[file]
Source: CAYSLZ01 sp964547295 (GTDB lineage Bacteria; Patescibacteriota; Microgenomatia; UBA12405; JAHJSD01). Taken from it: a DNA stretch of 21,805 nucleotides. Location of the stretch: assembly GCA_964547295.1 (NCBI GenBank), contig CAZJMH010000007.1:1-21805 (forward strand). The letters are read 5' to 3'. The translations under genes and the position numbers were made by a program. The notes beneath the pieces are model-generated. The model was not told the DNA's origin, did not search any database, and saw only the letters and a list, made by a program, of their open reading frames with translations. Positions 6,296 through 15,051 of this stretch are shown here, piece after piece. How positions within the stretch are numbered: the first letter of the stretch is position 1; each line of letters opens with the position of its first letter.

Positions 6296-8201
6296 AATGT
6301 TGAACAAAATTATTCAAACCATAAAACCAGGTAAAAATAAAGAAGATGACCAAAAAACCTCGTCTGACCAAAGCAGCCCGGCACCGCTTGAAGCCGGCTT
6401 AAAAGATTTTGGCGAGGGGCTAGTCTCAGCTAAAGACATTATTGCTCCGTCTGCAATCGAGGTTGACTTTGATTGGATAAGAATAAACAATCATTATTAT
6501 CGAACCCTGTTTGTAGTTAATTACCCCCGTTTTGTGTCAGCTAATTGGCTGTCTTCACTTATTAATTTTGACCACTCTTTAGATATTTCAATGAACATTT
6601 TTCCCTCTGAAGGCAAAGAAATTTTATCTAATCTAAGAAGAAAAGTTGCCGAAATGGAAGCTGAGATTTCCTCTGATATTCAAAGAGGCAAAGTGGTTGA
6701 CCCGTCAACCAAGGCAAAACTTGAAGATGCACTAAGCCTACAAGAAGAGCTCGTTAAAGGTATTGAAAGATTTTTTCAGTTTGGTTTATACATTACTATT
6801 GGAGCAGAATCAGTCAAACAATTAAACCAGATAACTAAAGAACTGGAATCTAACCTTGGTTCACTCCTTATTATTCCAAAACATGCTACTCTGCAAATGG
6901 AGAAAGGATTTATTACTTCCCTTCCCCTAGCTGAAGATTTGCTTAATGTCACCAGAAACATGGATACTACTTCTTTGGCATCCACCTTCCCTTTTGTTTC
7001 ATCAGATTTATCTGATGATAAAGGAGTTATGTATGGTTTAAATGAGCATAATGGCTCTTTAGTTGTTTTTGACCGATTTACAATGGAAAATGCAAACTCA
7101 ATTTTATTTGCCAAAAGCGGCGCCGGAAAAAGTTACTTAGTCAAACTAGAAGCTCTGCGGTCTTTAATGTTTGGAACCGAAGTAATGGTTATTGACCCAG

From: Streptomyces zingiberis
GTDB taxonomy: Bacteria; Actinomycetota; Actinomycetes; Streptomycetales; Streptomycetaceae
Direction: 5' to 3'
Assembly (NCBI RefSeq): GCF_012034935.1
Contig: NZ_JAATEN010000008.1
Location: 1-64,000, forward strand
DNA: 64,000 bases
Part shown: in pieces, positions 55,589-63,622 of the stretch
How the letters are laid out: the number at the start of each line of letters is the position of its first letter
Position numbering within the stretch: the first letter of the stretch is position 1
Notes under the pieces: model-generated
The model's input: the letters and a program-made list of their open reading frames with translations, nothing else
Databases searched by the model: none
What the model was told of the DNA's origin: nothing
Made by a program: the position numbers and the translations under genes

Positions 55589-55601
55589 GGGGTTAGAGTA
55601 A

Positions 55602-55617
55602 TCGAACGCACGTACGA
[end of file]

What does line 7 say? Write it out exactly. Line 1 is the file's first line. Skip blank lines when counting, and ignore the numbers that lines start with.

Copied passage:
6601 TTCCCTCTGAAGGCAAAGAAATTTTATCTAATCTAAGAAGAAAAGTTGCCGAAATGGAAGCTGAGATTTCCTCTGATATTCAAAGAGGCAAAGTGGTTGA